Cubism was one of the most important art styles in the West this century. It started when Picasso and Braque tried new ideas in Paris between 1906 and 1908. It quickly gained popularity and spread to the rest of Europe and the United States. The movement’s rejection of realistic representation favouring a visual language that could stand independently led to abstraction.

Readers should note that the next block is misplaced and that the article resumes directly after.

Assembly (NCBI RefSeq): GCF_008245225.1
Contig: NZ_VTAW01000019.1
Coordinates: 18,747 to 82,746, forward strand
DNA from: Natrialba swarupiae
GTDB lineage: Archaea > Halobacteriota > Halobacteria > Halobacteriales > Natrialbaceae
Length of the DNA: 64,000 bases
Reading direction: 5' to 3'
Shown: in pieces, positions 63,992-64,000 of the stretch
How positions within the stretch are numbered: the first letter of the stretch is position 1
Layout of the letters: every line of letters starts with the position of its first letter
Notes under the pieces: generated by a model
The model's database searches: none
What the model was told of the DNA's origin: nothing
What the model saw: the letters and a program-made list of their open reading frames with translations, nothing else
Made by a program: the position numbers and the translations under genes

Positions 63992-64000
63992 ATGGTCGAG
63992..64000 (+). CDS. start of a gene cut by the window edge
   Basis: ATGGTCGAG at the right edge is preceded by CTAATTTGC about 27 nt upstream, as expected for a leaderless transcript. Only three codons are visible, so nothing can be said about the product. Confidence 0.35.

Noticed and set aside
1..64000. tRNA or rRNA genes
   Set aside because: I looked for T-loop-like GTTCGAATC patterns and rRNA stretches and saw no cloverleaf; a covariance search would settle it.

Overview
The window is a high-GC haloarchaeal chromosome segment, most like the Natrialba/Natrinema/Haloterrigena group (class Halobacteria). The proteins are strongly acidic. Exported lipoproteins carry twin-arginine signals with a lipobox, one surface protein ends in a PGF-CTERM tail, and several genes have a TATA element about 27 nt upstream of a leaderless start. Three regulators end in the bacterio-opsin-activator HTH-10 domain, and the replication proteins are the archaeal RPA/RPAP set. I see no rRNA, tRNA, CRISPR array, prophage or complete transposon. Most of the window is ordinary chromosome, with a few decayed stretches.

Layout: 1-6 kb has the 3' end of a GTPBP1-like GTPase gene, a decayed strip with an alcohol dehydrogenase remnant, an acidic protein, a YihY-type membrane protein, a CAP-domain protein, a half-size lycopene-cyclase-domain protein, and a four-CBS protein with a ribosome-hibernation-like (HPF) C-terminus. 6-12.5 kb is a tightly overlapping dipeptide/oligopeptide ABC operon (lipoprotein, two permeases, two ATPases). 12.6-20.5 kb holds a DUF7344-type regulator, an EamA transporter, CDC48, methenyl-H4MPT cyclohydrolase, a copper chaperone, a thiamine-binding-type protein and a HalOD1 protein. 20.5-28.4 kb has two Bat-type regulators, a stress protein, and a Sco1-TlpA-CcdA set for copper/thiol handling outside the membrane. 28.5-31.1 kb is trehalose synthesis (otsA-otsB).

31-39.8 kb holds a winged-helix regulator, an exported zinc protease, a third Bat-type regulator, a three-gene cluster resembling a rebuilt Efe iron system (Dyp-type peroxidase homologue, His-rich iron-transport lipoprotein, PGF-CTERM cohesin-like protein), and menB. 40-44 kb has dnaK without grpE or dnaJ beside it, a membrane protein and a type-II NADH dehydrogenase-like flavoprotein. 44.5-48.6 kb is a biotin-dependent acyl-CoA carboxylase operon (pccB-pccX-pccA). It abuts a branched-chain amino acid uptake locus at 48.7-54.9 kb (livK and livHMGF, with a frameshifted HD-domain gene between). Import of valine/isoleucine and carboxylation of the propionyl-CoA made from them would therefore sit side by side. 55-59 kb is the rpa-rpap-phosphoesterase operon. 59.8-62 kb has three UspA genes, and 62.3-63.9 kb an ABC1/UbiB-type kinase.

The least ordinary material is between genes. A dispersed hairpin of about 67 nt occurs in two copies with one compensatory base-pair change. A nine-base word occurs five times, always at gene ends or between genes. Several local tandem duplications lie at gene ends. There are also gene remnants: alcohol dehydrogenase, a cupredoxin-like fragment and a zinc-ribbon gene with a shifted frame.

The Cubists also came up with papier colle, collage, and a new way to make art, all still being used today. This book has a lot of information about all of these changes. It is a great way to learn about Cubism because it has 48 full-page colour plates, comments, and black-and-white pictures of similar works. Philip Cooper examines the contemporary cultural background of the artists (and writers) who contributed to Cubism. He gives an account of the emergence and development of this movement and explores its various aspects and phases, such as analytical Cubism and synthetic Cubism.
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